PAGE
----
About one-third of the countries in the world have high restrictions on religion, exposing almost 70 percent of the globe’s population to limitations on their faith, new research shows.
The Pew Forum on Religion and Public Life based its analysis, released on 16 December based on sources of information, including reports from the U.S. State Department and human rights groups as well as national constitutions, Religion News Service reports.
Overall, one-third of the countries were found to have high or very high restrictions on religion as a result of government rules or hostile acts by individuals and groups. Religious minorities often feel the brunt of hostilities because they are perceived as a threat to the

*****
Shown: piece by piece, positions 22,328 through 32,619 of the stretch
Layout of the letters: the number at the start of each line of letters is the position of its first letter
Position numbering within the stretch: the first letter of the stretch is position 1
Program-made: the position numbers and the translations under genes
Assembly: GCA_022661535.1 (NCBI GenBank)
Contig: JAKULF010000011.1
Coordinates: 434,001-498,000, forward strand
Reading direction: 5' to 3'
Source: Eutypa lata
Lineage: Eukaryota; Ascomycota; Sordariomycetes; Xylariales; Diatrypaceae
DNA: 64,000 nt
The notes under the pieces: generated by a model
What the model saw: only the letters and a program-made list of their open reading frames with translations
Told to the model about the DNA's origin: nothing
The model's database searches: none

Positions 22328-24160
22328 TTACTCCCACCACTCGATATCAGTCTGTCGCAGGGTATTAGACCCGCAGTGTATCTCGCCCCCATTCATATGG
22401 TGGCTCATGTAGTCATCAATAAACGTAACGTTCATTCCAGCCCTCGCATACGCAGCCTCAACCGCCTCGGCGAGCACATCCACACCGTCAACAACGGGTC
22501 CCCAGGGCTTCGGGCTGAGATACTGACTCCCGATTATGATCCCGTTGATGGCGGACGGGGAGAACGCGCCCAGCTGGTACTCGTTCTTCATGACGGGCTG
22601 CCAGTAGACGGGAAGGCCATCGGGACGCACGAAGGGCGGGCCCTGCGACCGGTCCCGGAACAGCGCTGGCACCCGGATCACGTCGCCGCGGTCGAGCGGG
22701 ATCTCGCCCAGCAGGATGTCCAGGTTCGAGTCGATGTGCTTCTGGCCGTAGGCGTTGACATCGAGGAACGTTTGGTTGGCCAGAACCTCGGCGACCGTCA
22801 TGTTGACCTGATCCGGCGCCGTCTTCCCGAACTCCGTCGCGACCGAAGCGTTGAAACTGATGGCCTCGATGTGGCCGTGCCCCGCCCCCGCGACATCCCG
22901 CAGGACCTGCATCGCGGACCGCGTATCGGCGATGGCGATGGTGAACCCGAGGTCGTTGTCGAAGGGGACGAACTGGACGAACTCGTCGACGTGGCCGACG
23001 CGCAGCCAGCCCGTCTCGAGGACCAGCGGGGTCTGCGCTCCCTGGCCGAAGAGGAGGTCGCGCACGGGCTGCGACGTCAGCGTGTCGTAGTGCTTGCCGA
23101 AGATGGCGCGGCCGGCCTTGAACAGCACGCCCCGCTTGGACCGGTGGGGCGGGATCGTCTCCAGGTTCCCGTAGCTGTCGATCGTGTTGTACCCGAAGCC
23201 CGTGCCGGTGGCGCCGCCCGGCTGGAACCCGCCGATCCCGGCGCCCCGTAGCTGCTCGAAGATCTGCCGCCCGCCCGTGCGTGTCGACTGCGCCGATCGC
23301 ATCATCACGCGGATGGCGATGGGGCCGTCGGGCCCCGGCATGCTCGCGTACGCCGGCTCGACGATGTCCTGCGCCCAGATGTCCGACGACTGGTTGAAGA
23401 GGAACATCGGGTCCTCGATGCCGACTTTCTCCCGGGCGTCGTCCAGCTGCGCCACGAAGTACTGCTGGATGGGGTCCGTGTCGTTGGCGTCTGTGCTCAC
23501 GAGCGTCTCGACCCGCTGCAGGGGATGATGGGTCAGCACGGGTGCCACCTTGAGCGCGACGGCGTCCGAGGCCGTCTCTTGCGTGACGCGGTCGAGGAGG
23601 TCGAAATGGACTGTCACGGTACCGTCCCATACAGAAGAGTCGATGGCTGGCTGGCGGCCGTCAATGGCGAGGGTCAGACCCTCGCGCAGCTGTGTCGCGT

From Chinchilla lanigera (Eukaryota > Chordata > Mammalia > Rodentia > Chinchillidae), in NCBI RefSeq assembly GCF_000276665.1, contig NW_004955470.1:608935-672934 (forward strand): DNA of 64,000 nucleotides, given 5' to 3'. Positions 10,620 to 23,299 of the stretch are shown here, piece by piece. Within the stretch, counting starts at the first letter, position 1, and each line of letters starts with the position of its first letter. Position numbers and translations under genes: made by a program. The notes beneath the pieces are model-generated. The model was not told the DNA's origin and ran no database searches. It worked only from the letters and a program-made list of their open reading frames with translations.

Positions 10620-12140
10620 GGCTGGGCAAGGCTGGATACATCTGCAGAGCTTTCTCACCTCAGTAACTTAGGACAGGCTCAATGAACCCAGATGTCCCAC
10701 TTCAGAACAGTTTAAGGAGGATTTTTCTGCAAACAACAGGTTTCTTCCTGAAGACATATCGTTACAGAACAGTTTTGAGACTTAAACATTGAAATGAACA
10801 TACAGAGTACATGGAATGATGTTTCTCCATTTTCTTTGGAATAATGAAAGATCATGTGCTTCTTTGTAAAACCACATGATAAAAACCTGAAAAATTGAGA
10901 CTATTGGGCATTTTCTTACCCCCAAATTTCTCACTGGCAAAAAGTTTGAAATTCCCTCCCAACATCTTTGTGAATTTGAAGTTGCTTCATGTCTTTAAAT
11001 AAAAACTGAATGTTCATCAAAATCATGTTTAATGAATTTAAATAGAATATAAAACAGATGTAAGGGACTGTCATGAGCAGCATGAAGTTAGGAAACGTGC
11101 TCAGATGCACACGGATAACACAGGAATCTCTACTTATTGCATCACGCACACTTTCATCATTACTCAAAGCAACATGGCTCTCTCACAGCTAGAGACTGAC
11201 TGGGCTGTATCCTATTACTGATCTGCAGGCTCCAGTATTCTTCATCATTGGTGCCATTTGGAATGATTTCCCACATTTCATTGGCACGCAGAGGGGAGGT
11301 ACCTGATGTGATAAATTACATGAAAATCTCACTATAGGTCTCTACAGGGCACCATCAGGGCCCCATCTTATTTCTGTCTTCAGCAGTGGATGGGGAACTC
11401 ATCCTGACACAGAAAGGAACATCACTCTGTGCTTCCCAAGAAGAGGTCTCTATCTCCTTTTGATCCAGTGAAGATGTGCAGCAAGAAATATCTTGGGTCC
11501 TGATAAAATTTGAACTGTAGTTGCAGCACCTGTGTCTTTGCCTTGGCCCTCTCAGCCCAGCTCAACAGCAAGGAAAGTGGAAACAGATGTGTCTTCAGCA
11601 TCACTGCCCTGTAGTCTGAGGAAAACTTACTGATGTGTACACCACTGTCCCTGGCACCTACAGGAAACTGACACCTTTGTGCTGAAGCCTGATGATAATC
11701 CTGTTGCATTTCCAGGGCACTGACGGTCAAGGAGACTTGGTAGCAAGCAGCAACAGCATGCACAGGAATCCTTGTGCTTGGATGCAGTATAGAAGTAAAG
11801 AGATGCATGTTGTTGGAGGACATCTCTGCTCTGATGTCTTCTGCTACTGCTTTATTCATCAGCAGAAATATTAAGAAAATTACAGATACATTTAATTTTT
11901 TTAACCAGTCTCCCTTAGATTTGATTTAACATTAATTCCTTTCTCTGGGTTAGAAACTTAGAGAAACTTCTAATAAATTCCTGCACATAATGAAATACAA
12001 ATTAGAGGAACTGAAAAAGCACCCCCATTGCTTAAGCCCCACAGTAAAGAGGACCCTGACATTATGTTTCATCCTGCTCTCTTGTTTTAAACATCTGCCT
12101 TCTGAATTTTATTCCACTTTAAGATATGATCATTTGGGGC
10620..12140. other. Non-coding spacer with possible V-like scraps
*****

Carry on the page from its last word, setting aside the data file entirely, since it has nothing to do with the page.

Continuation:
culture, politics or economy of a country’s majority population, the 72-page report said.
“The highest overall levels of restrictions are found in countries such as Saudi Arabia, Pakistan and Iran, where both the government and society at large impose numerous limits on religious beliefs and practices,” the Pew Forum concluded.
In some countries, such as China and Vietnam, government restrictions on religion were high, compared to moderate or low social hostilities. In contrast, nations such as Bangladesh and Nigeria had moderate level of government restrictions but ranked high in social hostilities.
Three-quarters of the countries affirm religious freedom in their laws or constitutions, and an additional 20 percent protect some religious practices. But researchers found that about a quarter of the governments “fully respected” the religious rights included in their laws.
The findings were based on an investigation from 2006 to 2008 of 198 countries and territories, which represent 99.5 percent of the world’s population.
:: Link to report:http://pewforum.org/docs/?DocID=491